Ply composites are as follows
Top: Cover—3.5 dpf, 0.6 osy polypropylene spunbond at 0.08 g/cc. Topically treated with 0.3 % AHCOVEL® surfactant.
Middle: absorbent composite
Bottom: absorbent core (If a transfer delay layer (TDL) is present it is placed in between the composite and the core) 400 gsm NB416 fluff pulp layer.
1. Weigh each composite dry, record weight. Ply materials back into original configuration.
2. Weigh a dry blotter, record weight and also mark weight on blotter.
3. Place acrylic rate block in middle of sample system.
4. Calibrate pipette:
Weigh a small empty beaker on the balance.
Set pipette to 2 mls.
5. Draw simulant into pipette.
Deliver simulant from pipette into beaker.
If balance indicates 2 grams of simulant was delivered, setting is correct.
If more or less than 2 grams was delivered, decrease or increase the setting and repeat adjusting pipette and weighing the amount of simulant delivered until 2 grams is delivered.
Remove simulant from the refrigerator 30 minutes to 1 hour before using and warm in water bath. Before cutting bag nozzle, massage the bag between hands for a few minutes to mix the simulant, which will have separated in the bag. Cut the bag tubing and pour simulant needed into a small beaker. Stir slowly with a small spatula to mix thoroughly. Return bag to the refrigerator if you do not anticipate using all of it. Return bag to water bath if more will be used during the day.
Step 1: Center acrylic rate block with funnel on sample. Insult sample system with 2 mls. simulant, using stopwatch to measure the time from the start of the insult until the fluid is absorbed beneath the cover material. Record time. This is the single intake time. Wait 9 minutes from start of insult.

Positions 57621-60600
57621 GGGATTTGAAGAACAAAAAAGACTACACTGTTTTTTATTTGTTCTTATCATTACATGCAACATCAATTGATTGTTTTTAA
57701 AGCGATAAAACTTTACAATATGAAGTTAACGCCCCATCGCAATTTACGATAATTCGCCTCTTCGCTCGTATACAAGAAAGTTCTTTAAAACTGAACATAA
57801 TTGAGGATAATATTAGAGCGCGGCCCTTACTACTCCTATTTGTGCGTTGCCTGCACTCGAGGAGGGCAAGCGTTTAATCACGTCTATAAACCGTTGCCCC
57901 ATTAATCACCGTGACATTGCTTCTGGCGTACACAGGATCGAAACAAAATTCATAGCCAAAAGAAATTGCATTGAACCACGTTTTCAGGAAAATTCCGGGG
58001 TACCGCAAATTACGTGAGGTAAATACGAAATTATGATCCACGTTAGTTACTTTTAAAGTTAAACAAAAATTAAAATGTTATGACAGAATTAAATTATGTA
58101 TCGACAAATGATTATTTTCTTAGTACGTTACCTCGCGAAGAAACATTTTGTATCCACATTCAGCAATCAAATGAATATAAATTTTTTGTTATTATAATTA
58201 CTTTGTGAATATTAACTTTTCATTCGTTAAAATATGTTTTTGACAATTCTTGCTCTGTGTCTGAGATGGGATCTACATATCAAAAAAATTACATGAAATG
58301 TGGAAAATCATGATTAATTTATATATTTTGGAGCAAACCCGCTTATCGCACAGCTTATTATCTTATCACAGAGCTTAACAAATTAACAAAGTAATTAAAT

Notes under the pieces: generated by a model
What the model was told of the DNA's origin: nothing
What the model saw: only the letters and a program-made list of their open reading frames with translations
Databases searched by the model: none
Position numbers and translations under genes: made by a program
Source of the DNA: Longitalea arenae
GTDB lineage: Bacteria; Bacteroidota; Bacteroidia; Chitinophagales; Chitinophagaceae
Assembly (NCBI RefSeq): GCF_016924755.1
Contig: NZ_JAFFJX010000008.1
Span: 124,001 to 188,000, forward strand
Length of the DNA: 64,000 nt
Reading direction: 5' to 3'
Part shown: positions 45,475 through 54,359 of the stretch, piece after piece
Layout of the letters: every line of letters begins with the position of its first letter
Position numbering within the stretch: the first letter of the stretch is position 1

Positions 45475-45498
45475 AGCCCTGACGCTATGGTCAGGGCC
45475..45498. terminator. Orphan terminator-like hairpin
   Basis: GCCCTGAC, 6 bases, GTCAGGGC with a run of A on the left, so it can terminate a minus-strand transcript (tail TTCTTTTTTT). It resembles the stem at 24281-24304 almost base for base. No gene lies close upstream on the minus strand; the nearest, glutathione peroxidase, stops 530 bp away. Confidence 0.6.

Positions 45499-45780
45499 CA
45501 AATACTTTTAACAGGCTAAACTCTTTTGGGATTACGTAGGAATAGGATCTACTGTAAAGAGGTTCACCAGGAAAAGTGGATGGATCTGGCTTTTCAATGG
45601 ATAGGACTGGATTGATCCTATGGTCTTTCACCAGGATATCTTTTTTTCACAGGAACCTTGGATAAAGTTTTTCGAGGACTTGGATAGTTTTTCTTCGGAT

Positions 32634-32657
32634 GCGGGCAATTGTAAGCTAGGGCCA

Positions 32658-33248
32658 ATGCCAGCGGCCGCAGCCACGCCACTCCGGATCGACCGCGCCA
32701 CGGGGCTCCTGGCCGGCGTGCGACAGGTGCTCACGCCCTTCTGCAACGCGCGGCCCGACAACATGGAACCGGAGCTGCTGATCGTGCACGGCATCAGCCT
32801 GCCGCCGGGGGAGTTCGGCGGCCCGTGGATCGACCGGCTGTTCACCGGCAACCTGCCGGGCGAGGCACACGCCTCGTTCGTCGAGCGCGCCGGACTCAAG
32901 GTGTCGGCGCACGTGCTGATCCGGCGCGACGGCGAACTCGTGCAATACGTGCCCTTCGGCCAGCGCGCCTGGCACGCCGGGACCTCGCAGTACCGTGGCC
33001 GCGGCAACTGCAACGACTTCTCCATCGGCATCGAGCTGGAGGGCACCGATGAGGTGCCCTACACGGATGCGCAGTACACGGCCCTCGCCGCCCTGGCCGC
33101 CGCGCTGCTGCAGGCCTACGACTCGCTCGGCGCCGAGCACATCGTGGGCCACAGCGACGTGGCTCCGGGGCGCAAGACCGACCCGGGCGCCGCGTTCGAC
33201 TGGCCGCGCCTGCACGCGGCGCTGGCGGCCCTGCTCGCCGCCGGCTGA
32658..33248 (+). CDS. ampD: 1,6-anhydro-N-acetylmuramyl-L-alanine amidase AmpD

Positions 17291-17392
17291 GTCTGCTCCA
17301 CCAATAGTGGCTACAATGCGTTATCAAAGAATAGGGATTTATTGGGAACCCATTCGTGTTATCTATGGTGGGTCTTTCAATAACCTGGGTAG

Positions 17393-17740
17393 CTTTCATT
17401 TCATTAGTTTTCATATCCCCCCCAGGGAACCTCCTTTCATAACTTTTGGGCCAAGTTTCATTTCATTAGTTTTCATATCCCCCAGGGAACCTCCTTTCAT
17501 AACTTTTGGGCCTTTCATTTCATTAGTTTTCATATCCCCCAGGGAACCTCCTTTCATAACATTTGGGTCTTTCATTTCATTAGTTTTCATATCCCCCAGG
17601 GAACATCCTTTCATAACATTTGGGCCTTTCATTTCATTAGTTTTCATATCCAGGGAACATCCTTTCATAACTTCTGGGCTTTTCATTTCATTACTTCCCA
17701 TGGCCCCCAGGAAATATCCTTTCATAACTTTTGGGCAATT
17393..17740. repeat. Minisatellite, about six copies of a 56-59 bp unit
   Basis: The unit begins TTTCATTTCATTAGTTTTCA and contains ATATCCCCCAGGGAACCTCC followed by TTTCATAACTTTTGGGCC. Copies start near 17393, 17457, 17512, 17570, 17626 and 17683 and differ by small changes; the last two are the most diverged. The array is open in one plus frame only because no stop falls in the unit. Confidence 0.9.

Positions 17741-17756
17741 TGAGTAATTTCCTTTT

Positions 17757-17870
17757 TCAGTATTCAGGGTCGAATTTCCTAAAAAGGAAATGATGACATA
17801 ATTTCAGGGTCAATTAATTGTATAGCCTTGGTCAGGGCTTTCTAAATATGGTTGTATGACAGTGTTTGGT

Step 2: For the first sample, repeat Step 1 a second time.
Step 3: For the first sample, repeat Step 1 a third time. This time is referred to as
“Triple intake rewet time three” (TIR3) and is reported in seconds
Step 4: After the requisite number of insults, weigh each individual material and replace in original system configuration, place sample with a blotter on the rewet stand. Apply 1.0 psi is pressure for 3 minutes. Record the weight of the wet blotter. Do not weigh the materials after the rewet portion of the test. The amount of fluid absorbed onto the blotter is termed the rewet value. Low values of rewet are preferred and can be associated with a product or absorbent composite which retains (does not expel) more fluid in its structure under applied loads.
Artificial Menses Preparation: The artificial menses fluid used in the testing was made according to U.S. Pat. No. 5,883,231 from blood and egg white by separating the blood into plasma and red cells and separating the white into thick and thin portions, where “thick” means it has a viscosity after homogenization above about 20 centipoise at 150 sec−1, combining the thick egg white with the plasma and thoroughly mixing, and finally adding the red cells and again thoroughly mixing. A more detailed procedure follows:
Blood, in this example defibrinated swine blood, is separated by centrifuging at 3000 rpm for 30 minutes, though other methods or speeds and times may be used if effective. The plasma is separated and stored separately, the buffy coat removed and discarded and the packed red blood cells stored separately as well. It should be noted that the blood must be s treated in some manner so that it may be processed without coagulating. Various methods are known to those skilled in the art, such as defibrinating the blood to remove the clotting fibrous materials, the addition or anti-coagulant chemicals and others. The blood must be non-coagulating in order to be useful and any method which accomplishes this without damaging the plasma and red cells is acceptable.